Meat Exporters in a Panic over EU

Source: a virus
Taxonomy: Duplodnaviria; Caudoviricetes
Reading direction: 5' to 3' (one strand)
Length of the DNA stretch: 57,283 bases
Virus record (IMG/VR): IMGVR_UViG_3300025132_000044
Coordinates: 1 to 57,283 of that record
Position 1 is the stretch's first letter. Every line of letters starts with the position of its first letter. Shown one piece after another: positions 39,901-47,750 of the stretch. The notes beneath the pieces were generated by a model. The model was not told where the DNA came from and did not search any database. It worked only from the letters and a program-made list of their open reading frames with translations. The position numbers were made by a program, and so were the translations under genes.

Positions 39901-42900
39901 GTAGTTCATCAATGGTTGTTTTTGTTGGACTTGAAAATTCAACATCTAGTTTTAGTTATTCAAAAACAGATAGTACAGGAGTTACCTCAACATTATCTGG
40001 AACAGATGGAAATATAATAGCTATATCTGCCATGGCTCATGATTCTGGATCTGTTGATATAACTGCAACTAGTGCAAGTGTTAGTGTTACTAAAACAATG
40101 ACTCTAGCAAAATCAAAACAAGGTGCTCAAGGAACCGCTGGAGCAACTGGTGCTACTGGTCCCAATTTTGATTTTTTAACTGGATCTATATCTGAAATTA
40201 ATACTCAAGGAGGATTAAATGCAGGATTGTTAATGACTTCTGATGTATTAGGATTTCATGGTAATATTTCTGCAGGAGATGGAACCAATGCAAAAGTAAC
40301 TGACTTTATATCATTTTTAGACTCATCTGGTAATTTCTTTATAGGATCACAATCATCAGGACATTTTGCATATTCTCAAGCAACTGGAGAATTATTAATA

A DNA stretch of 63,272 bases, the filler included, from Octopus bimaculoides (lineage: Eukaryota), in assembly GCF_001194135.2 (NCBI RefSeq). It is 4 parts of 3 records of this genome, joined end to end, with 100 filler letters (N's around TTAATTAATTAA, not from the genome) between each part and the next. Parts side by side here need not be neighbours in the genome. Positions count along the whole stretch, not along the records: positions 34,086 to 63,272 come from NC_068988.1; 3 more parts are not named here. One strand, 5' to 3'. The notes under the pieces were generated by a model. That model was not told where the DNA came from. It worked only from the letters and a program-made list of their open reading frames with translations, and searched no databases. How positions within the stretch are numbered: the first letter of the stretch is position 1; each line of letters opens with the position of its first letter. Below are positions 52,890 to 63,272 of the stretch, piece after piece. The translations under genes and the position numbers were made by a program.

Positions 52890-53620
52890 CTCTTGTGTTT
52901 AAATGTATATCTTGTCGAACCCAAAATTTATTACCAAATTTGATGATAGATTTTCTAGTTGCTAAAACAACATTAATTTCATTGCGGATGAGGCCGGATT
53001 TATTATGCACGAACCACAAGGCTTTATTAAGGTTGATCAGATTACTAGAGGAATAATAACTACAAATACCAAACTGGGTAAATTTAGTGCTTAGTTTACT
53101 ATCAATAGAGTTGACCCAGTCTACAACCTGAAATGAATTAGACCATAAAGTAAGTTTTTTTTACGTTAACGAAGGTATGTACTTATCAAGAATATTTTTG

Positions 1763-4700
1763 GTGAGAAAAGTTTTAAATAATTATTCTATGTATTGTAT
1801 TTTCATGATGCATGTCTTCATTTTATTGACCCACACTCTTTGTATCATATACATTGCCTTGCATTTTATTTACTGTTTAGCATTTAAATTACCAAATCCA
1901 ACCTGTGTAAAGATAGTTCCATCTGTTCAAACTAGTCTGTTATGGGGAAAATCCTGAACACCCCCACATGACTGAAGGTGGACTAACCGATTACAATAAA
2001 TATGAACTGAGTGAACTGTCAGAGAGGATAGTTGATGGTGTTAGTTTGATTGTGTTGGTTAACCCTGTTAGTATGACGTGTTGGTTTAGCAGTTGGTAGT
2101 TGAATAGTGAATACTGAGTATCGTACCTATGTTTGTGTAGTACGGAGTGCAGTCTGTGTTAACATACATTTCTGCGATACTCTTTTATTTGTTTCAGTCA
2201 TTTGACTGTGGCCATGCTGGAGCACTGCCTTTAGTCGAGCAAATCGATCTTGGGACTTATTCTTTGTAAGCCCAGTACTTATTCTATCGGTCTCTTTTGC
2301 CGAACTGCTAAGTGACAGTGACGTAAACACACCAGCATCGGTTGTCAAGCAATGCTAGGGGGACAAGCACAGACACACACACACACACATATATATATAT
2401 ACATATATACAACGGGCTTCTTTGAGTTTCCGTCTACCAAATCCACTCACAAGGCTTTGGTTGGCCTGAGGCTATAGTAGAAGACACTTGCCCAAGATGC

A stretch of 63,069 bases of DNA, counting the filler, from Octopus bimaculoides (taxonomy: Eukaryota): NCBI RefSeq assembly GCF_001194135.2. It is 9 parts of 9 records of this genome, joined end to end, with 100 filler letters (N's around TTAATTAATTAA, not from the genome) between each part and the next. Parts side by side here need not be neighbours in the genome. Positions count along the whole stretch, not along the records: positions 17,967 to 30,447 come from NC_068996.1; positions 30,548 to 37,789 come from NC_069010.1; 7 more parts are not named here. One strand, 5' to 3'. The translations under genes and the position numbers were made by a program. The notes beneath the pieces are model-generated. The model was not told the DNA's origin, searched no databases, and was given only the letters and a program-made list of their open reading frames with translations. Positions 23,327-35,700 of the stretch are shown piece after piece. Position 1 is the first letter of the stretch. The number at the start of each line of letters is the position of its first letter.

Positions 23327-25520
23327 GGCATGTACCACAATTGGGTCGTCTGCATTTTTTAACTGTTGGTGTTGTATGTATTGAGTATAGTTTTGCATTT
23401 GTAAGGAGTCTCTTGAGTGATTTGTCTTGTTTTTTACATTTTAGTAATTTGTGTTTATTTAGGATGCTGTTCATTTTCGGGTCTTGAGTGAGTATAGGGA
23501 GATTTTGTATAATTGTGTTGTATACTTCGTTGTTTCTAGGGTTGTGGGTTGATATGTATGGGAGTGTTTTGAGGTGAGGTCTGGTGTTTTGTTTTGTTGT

By Wezi Tjaronda WINDHOEK Namibia’s meat export sector wants to get the SADC Economic Partnership Agreement (EPA) negotiations with the European Union finalised before the end of 2007 for it to continue accessing the EU market duty and quota free. “There is no plan B. Our objective is to get something written down as part of this dispensation,” Trade Advisor to the Agricultural Trade Forum (ATF) Jurgen Hoffman told the press on Friday. The sector, which includes the ATF, the Meat Board and Meatco last week gave their official position after Meatco’s market researcher Wallie Roux criticised the European union for using “carrot and stick tactics” to get SADC-EPA members to sign the agreement by end of 2007. Roux has since been suspended for “breaking Meatco’s internal rules” according to Chief Executive Officer, Kobus du Plessis. Roux criticized the EU among other things of taking 11 months to respond to the SADC-EPA Framework proposals and at the same time wanting the configuration to sign a comprehensive agreement before year-end. He also said the playing fields were not level to fully constitute equal partnership as required by the EPA agreement. Although it took close to one year for the EU to concede having South Africa as a full negotiating partner, it also took two years for SADC to realise it could not negotiate with South Africa. They said the sector is positive on trade with the markets of the EU, adding that the articles critical of the EU offer had given the impression that this was the official position of the Meat sector, stating that the importance of the EU markets for Namibia’s meat export trade had never been and would never be doubted. With the ceasing of the World Trade Organisation (WTO) preferences for trade under Cotonou at the end of this year, the affected countries, which include Namibia, can however agree to negotiate Economic Partnership agreements to qualify for the EU’s offer to eliminate tariffs and import quotas for ACP countries, giving all these countries the same full market access to the 27 EU countries that all least developed countries (LCDs) in this group and elsewhere already have under the EU’s Everything But Arms (EBA) regime. The EU offer for duty and quota free access for all Namibian exports to the EU markets said the meat sector is a big advantage and put Namibia in a favourable position compared to some of its competitors in the meat trade with the EU. The offer, said the three organizations, has strengthened the resolve of the agricultural trade export sector to support the negotiations to come to an acceptable solution. This is applicable to both duties payable for entry into the EU markets and also the zoo sanitary measures, food safety and animal welfare requirements. Du Plessis added that the “EU was very supportive of the industry in Namibia and the EU has been a very good friend. The offer was made in good faith and it should be welcomed by all.” Namibia is currently negotiating an EPA as member of the SADC-EPA configuration, which includes South Africa, Botswana, Namibia and Swaziland as well as four least developed countries (Angola, Mozambique, Lesotho and Tanzania). In case no agreement is reached by the end of 2007, Namibia will not only lose its preferential market access to the EU, which may cost the country 45 million Euros or approximately N$675 million, but also face discrimination compared to its competitors in the EU market. This amount, according to a study that was done by the Overseas Development Institute to evaluate the economic and social impact of the end of the current EU preferences, is four times the money that Namibia gets from the EU in development aid. The best non-negotiated regimes that the EU offers to developing countries include the General System of Preferences (GSP), which will lead to the losses and meat exports. Other alternatives include GSP+, which is available to countries that apply and meet the vulnerability and ratify and implement 27 international conventions on human and labour rights, the environment and good governance. But Namibia does not qualify for this provision because it did not apply in time, according to Hoffmann. Since the GSP is the only secure alternative for Namibia’s exports from January 2008, the ODI in its analysis of the costs, competitive situation and social implications of the current losses of preferences on grapes and meat found that most of the amount that Namibia will lose will be borne by meat exporters which would face the tariff increases of 63 to 132 percent and additional duties equivalent to 65 percent of the 2005 revenue obtained in the EU market. The preferential access to the EU market has also enabled Namibia to upgrade its facilities to meet international standards and if Namibia lost the competitive advantage to supply the EU, it might no longer be able to supply valuable niche markets such as South Africa. Hoffmann said the social implications of the end of preferences would be highest as it would affect the livelihoods of 3 000 farmers in the northern communal areas who benefit from the stable prices offered by Meatco. The loss of preferences is likely to influence the country’s foot-and-mouth disease status negatively and in turn endanger the entire industry. The country has also exploited a niche market for its grapes, which provides an income for 16 000 people who would be affected.